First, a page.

After many years of studying the problem I came to the conclusion that the reason adults have a harder time isn't because they lack the ability to learn, it's because they often lack the ability to tolerate not knowing what they're doing, and all of the emotions that come up in that process. We look to the finished product and think it shouldn't be so hard, and we often feel inadequate when we can't do something... we think we should be "capable adults". Kids, on the other hand don't have those expectations.

    Kids are thrilled when they can play out a horrendously out of tune version of "Twinkle Twinkle Little Star" and they see it as a sign of success. But an adult beginner playing at the same level sees only that it's out of tune and therefore regards it as a sign of failure.

    I have to keep reminding myself of these truths every day. I'm sure it will sink in someday!

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  2. Why do I identify with everything you write?! :)

    I have this problem too - I get a lot of stuff done but have a long list of stuff in my brain that I'm not getting done because ... meh.

    I find that "dividing it into subtasks" stuff useful, and writing them down as a proper to-do list because ticking them off is almost as rewarding as actually doing the thing in question ;)

    I also take shortcuts where possible when doing something new for the first time: I bought a cross-stitch kit when I was learning that, a charm pack for my first (small) quilt and already carded & dyed wool tops when I wanted to try spinning. Similarly, we also rented our tent and all the equipment, bar sleeping bags, when we went on our first camping trip last month. The latter definitely saved us money as I can't see us camping again any time soon; the former are more expensive than buying/finding the raw materials but all let me jump straight into producing something rather than getting bogged down in the prep.

    Congrats on scoring a wheel!

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  3. I'm with ECL--I think we hate being beginners. Well, at least I do. I just want to pick up a new project and know how to do it perfectly from the start. Which might be why the only thing I'm really good at is sitting on my ass, eating and watching TV.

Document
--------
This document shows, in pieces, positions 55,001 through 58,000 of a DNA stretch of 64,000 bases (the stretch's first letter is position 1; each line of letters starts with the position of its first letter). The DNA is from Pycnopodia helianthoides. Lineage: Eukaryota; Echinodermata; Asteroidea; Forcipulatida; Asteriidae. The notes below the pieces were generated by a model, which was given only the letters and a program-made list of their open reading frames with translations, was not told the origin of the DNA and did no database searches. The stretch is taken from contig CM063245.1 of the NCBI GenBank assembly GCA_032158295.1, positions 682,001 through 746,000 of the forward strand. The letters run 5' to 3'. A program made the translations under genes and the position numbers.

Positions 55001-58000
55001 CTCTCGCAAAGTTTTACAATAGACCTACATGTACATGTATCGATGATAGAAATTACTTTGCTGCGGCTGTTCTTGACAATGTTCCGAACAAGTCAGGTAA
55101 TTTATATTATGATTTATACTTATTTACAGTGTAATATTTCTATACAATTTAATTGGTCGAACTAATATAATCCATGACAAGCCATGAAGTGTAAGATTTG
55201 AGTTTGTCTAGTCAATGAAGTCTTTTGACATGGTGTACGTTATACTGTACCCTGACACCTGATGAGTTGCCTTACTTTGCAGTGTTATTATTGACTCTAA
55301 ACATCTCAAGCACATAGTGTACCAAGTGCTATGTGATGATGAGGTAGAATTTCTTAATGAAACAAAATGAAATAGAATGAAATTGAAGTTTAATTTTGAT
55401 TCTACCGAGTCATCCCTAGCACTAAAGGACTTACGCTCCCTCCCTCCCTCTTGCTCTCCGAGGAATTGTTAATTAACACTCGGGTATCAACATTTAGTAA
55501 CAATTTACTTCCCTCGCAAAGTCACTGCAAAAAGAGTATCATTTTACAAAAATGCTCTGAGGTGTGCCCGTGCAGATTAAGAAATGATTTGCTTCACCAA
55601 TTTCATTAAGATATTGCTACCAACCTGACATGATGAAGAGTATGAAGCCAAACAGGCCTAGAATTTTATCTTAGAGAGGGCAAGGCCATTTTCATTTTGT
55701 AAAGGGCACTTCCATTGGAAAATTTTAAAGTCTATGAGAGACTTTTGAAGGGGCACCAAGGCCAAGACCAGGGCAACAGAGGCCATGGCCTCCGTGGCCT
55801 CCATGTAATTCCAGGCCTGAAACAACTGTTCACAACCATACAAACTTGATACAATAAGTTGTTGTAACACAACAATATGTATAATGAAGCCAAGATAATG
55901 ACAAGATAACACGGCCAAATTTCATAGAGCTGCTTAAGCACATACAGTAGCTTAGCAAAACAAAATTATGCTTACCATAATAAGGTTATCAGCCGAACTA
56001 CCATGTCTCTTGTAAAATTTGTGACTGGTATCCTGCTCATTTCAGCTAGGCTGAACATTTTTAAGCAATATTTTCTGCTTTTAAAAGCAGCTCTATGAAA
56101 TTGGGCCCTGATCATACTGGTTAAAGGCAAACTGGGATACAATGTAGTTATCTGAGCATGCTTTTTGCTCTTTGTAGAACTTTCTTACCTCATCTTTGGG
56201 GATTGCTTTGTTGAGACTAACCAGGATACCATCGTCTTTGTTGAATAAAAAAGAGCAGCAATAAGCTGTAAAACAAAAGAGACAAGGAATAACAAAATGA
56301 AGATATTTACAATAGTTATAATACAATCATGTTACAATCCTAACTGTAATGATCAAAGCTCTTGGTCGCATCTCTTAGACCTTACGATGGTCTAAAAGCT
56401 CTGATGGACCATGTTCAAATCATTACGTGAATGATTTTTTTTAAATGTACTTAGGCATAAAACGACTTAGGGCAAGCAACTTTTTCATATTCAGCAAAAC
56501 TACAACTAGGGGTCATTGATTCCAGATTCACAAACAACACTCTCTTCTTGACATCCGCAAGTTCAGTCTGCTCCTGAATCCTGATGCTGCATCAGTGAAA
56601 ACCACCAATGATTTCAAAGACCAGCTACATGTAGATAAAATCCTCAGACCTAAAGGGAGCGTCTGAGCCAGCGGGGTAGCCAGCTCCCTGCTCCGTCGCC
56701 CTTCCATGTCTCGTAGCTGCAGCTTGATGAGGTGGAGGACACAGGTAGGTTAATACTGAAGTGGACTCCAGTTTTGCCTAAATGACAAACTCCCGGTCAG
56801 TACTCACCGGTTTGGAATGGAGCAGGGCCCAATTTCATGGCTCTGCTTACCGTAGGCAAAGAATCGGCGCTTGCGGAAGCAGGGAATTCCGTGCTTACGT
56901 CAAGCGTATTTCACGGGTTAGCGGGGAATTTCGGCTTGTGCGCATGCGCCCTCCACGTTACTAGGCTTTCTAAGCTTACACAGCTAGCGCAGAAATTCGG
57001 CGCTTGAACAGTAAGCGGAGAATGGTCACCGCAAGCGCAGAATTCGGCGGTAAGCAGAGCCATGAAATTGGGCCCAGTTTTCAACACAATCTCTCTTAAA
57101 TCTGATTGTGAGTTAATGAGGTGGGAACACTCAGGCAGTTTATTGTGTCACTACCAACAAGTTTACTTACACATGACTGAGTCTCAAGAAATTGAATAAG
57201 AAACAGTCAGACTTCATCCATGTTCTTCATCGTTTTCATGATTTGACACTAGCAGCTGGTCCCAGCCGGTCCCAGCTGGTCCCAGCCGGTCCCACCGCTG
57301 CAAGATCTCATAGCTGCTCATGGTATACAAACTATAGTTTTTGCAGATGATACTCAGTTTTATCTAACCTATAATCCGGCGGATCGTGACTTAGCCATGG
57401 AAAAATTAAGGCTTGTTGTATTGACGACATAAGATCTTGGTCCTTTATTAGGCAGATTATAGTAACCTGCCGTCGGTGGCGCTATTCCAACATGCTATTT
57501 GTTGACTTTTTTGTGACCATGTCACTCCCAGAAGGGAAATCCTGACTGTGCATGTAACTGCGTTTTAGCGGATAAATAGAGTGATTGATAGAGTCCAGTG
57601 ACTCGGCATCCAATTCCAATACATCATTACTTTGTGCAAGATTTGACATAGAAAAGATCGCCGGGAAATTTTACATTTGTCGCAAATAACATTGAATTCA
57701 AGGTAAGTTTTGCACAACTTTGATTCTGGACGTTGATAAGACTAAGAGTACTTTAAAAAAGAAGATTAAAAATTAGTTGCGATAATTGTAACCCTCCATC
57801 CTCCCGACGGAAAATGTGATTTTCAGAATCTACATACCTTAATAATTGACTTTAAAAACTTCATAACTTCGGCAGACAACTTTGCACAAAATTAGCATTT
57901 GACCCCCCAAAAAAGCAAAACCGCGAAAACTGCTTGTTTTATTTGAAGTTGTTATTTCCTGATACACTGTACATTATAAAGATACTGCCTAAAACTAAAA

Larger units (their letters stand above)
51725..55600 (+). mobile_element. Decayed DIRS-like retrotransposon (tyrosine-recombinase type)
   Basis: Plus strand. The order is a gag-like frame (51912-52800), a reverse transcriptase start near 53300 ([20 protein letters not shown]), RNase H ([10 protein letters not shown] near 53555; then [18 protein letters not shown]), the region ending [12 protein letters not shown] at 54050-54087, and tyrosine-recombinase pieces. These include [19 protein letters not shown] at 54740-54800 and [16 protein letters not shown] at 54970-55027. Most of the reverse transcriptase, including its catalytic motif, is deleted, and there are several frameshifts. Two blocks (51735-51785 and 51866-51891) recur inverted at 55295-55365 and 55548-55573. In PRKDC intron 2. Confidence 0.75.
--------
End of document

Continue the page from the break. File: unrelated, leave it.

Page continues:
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  4. Interesting point about kids having no expectations of competence. I thought I was fairly immune to that expectation - I see it in other people and ask, "But why did you think it would be easy?" - but maybe this is the same thing, or at least related. I have no trouble accepting that a new skill will be difficult. Spinning was difficult, and still will be next time I try. That doesn't bother me.

    What I'm talking about here is underestimating the complexity of projects. Now you point it out, I see that this is related to inexperience. If I'd done something similar before, I'd have a better idea of what's involved. Still, I don't think it's quite the same thing.

    Louisa, I find to-do lists oppressive. Sometimes they're essential because I have too much stuff in my head and things fall out (at least, they did when I had a day-job). When the same list was still sitting on my desk three months later with tasks still not crossed off, that gets me down.

    I have mixed feelings about taking shortcuts, or at least, I have a strong aversion to spending money ;-) My spinning and knooking are both part of a bigger project - make clothes from scratch (scaled back slightly - it did include growing fibre crops). If I hadn't broken it down and taken shortcuts I would have started with getting a fleece (or flax seeds!) and probably wouldn't have even tried knitting by now. I'm not sure how I'd have coped with getting so far and then discovering that I don't get on well with knitting. Not sure what my point is here, except that yes, I do take some shortcuts (buying yarn to try knitting) but only fairly cheap ones.